Some top staffers for the U.S. House look on track for higher pay, following a win for advocates who have pushed for such raises so lawmakers can attract and retain experienced aides and advisers.

“It is my privilege to announce an important new reform for our institution: raising the maximum annual rate of pay for staff to $199,300” said House Speaker Nancy Pelosi in a letter to colleagues on Thursday as the California Democrat issued an order on staff pay. “This order will help the Congress recruit and retain the outstanding and diverse talent that we need.”

Democratic and Republican proponents have argued that higher compensation for Capitol Hill staffers, along with other improvements, would help make Congress more effective and better equipped to stand up to lobbyists and executive-branch officials, who tend to have greater experience and bigger salaries. The maximum pay for Hill staffers had been around $174,000, in line with what most members of Congress earn, but now some high-level staff could get paid more than lawmakers.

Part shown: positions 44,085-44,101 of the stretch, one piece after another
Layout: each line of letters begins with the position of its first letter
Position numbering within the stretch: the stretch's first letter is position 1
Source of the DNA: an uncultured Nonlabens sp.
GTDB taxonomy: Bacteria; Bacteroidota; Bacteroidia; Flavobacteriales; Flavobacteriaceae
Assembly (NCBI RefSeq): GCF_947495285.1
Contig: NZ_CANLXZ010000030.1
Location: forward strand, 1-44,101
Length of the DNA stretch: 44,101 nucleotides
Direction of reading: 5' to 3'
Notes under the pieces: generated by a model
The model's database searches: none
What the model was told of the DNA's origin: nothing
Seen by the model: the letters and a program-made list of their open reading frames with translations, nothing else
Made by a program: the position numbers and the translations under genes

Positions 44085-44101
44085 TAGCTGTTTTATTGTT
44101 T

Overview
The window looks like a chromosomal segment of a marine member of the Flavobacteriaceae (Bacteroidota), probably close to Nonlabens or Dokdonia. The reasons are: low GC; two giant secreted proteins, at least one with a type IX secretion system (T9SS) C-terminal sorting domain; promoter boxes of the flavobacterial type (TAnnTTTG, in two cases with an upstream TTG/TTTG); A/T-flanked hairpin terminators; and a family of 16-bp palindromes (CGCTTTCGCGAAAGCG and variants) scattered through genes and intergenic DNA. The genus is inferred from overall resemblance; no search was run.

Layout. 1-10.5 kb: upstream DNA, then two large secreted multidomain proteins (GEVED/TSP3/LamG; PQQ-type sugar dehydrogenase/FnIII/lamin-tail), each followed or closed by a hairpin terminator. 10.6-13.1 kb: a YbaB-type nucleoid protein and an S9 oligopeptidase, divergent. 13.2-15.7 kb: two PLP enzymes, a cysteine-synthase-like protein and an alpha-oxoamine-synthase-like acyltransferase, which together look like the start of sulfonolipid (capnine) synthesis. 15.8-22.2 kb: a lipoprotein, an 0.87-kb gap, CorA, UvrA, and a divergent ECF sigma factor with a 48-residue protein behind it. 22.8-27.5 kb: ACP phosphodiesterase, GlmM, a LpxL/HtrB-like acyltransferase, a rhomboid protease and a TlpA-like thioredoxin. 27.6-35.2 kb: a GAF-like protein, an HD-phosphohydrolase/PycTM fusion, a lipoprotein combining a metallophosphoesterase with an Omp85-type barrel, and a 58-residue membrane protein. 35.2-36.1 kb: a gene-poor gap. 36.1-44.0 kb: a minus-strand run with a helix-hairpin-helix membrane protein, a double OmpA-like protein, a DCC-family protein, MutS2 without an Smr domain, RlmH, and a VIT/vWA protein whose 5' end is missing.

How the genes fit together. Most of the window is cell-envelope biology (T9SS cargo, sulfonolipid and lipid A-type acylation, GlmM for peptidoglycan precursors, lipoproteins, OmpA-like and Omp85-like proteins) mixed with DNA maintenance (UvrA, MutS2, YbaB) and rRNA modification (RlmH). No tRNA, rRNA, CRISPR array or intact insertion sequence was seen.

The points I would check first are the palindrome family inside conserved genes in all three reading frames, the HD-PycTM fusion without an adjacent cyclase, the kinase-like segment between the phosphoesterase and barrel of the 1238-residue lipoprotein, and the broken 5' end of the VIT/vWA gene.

The move on staff pay follows the recommendation of the House Select Committee on the Modernization of Congress, which is a bipartisan panel that has focused on how to knock the legislative branch back into shape. That committee tweeted that it was “great news” to see the Democratic-run House implement two of its recommendations — one on providing competitive wages, and another on creating a human-resources hub for staffers.

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House Majority Leader Steny Hoyer, a Maryland Democrat, expressed support for Pelosi’s move to “de-link Member and Congressional staff pay,” saying in a news release that it will “ensure positions in public service are able to compete with the private sector for specialized and talented staff.”

“Raising staff pay reduces corporate influence,” tweeted one Democratic strategist, Zac Petkanas, as he reacted to the development. “The more inexperienced the staff the more likely they are to rely on lobbyists to write legislation. Higher pay on Capito[l] Hill disincentives more experienced staff from leaving.”

But the new order on pay also has its skeptics.

“I don’t think this fixes the real problem, which is the fact that junior staffers are paid an absolute pittance,” said one former Hill staffer, Steve Lieberman, in a tweet. “That should be the focus far more than what chiefs of staff are making.”

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